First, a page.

Why romance is a good thing in the workplace

Published on 25 October 2021 by Adam Leigh

Last night, I watched the last 30 minutes of ‘The Way We Were’ in bed before going to sleep. For the cinematically challenged amongst you, the film is the 1973 tearjerker directed by Sydney Pollack and stars Robert Redford as aspiring Waspy writer Hubble who romances the feisty Jewish political firebrand Katie, played by Barbra Streisand – a clash of different cultures and temperaments demonstrating that love can bloom, in unexpected places.

Plot spoiler, it doesn’t work out. (I mean, it is not as if you were going to watch it.) The final scene shows them briefly re-united in Central Park but unable to be together for political/religious/personality and presumably contractual reasons. Babs updates Bob on the daughter he has inexplicably abandoned, they separate into the grey, autumn morning with the laconic farewell:

See you Katie

See you Hubble

Cue Streisand poignantly singing the Oscar-winning Marvin Hamlisch song which reminds us that “what’s too painful to remember, we simply chose to forget.” I have said that many times, but normally after I have underperformed in a meeting.

What can I say? I am very sentimental and think the world would be a better place with more Audrey Hepburn, Central Park shot in the snow and a catchy theme tune played on a swelling piano. Certainly, better than the reality of 2021.

Is there a purpose to this idle reverie?  

The history of romantic love reminds us that the concepts of chivalry in Medieval times were founded on brave knights having to undergo complex challenges to win the hand (sometimes even the whole arm) of the idealised and unattainable lady he pledges to serve till death do them part, normally by decapitation from a stroppy ogre on a wobbly bridge.

Our modern definition of romance is more optimistic. According to the soppy OED it is ‘a feeling of excitement and mystery associate with love…especially when sentimental or idealised’, which could be description of my DVD collection. But why do we not allow this belief in the unlimited potential of opportunity pervade our professional lives? Should our ambitions be more romantic?

Forbes Magazine in an article on Gen Zs explains their ‘expectations in the workplace are values-driven and aligned with their personal morals’. In other words, they are romantics too, albeit of the oat-milk-latte, uber-hailing, uber-woke variety. After all, how exciting to remember the excitement of falling in love when considering the professional impact our next generation can have. I have been lucky enough to spend some time recently with talented entrepreneurs who describe the vision for their start-ups with the zeal of a young lover.

And this is where my unusual predilection also for romcoms also comes in useful. The genre, my specialist subject on Mastermind, has a formula and structure which could also be a foundation for commercial success. This is how works:

1.     Meet Cute (boy meets girl in strange fashion when he accidently drives his tractor through girl’s house.)

2.     Falling in love (hostility on the grounds of social differences and his criminal record, but after being locked in the broom closet overnight of local Tesco’s, they realise that they both share a passion for ferret rearing, and kiss.)

3.     Turning Point (ex-boyfriend appears with the physique and bank balance of Cristiano Ronaldo.)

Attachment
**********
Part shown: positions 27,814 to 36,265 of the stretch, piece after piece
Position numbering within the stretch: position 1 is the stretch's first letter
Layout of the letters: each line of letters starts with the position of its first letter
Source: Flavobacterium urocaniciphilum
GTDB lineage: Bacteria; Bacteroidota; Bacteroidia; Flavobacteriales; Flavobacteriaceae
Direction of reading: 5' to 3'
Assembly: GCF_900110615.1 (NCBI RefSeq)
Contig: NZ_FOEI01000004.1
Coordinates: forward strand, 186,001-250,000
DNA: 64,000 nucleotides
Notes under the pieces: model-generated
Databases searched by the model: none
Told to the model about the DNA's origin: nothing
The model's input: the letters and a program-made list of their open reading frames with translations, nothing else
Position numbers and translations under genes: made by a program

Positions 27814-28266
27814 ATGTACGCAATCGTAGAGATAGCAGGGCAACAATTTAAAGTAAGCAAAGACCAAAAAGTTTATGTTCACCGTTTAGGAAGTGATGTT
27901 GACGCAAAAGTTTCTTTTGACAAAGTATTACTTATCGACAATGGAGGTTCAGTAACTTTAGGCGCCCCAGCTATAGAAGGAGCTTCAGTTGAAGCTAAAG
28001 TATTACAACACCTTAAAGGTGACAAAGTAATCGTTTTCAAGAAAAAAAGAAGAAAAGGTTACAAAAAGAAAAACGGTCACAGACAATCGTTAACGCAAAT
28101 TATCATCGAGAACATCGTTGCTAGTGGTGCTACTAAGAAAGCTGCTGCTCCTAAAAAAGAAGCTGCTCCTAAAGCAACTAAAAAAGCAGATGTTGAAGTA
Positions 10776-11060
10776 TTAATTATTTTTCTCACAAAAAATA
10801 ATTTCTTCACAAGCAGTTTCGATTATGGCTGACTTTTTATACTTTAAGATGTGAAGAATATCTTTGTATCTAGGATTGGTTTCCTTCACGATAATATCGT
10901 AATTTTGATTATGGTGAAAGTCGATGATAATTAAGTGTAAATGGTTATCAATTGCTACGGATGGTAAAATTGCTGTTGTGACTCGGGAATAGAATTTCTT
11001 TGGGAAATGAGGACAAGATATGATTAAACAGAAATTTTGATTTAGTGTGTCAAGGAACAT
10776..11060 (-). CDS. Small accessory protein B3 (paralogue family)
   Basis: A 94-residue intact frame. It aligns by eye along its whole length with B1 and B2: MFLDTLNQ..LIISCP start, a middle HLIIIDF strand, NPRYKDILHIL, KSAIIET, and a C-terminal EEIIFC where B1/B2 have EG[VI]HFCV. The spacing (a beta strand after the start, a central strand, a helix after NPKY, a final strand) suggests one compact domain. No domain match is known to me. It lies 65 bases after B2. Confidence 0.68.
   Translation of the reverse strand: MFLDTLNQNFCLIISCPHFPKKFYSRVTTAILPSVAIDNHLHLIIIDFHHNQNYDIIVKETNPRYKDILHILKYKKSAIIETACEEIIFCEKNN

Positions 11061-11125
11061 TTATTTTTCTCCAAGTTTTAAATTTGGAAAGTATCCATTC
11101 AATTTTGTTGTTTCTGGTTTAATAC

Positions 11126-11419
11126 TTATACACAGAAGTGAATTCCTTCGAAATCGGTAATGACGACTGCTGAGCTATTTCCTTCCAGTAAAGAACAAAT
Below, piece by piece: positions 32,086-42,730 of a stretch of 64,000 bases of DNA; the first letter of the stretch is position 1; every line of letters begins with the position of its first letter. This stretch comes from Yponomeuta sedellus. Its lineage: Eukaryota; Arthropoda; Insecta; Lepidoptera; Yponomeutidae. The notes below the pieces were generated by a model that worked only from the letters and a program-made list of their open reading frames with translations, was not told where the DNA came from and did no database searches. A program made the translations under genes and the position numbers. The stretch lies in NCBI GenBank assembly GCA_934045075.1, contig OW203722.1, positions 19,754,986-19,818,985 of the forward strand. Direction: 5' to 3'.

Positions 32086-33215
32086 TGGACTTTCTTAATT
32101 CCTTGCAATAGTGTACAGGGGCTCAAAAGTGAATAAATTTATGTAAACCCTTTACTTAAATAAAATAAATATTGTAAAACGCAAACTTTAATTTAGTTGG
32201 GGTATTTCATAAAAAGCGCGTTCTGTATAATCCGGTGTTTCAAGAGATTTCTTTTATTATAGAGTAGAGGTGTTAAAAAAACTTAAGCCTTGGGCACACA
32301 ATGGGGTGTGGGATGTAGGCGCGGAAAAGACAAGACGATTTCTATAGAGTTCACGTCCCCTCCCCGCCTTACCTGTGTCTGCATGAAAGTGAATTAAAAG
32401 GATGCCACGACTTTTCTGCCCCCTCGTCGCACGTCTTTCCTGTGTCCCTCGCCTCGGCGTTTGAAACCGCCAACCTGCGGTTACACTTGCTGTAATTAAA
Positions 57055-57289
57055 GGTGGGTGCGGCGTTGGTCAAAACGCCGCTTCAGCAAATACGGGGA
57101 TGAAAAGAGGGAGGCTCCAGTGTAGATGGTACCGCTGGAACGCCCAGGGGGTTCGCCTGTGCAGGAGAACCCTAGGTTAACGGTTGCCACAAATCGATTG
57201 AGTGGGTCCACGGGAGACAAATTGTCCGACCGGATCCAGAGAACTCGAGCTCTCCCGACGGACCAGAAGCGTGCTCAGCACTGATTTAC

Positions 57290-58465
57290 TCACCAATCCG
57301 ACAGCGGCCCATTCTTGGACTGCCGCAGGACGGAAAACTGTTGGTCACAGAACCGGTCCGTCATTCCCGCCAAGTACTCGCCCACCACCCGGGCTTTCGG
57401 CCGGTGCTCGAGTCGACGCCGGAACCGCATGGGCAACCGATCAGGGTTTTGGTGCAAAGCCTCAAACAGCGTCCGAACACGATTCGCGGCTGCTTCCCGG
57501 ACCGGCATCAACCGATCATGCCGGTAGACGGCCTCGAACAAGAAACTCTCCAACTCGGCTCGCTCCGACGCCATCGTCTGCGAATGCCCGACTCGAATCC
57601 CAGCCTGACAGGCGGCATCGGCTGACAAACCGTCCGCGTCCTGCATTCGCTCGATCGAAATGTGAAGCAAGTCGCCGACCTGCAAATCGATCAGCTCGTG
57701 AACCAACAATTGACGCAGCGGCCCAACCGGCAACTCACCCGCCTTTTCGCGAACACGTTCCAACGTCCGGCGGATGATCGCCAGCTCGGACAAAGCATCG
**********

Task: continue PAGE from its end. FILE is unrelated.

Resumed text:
4.     Breakup (despite the mutual ferret interest, she leaves him for the wealthy chiselled ex.)

5.     Happy Ending (wealthy chiselled ex turns out to eat ferrets regularly so boy and girl reunite when he declares his love surprising her at the vet saving life of favourite ferret.)

Each of these stages could be true of any business idea. It may arrive accidentally, you will fall in love with its brilliance, something extraneous may derail you from your vision, you may be knocked off course and extremely disappointed, but if you believe in the romance of its crazy potential, you may be able to walk off into the sunset. What romantic tropes teach us is that happiness comes from the juxtaposition of hope and despair. Read any history of a start-up and you’ll her of the co-existence of both these emotions throughout its evolution.

If you think this analogy is getting strained, Paul Graham, founder of the Start-Up incubator Y Combinator, famously created the ‘Start-up Curve’ with tech versions of these stages, including moving from the ‘trough of sorrow’ (when the initial excitement wears off) through the ‘wiggle of false hope’ to arrival in ‘the promised land’. That describes most relationships, both professional and personal. Well, perhaps not Elon Musk’s.

Growing a busines can be like falling in love. The point is how you maintain romantic idealism at the heart of all decisions you make. Woody Allen in ‘Annie Hall’ (still my favourite romcom which I know is unfashionable) describes his failing relationship with Diane Keaton as ‘‘like a shark…it has to constantly move forward, or it dies. And I think what we have here is a dead shark’’.

So, if you are about to start out with a new idea, or you are growing weary with the one you had some time ago, be prepared to light the candles and turn on the soft music and celebrate what has made you fall in love with it in the first place. Self-belief, passion and hope for the future.  Inspiring leaders tend to be those that never stop seeing endless future possibilities, irrespective of the obstacles.

I have hopefully described the hormonal thrill of ambition in my book “The Curious Rise of Alex Lazarus’ which is about the start-up journey and is still remarkably available at Amazon.co.uk despite my romantic day-dreaming that it will sell out. It’s a better gift to the one you love than a bunch of flowers, let me tell you.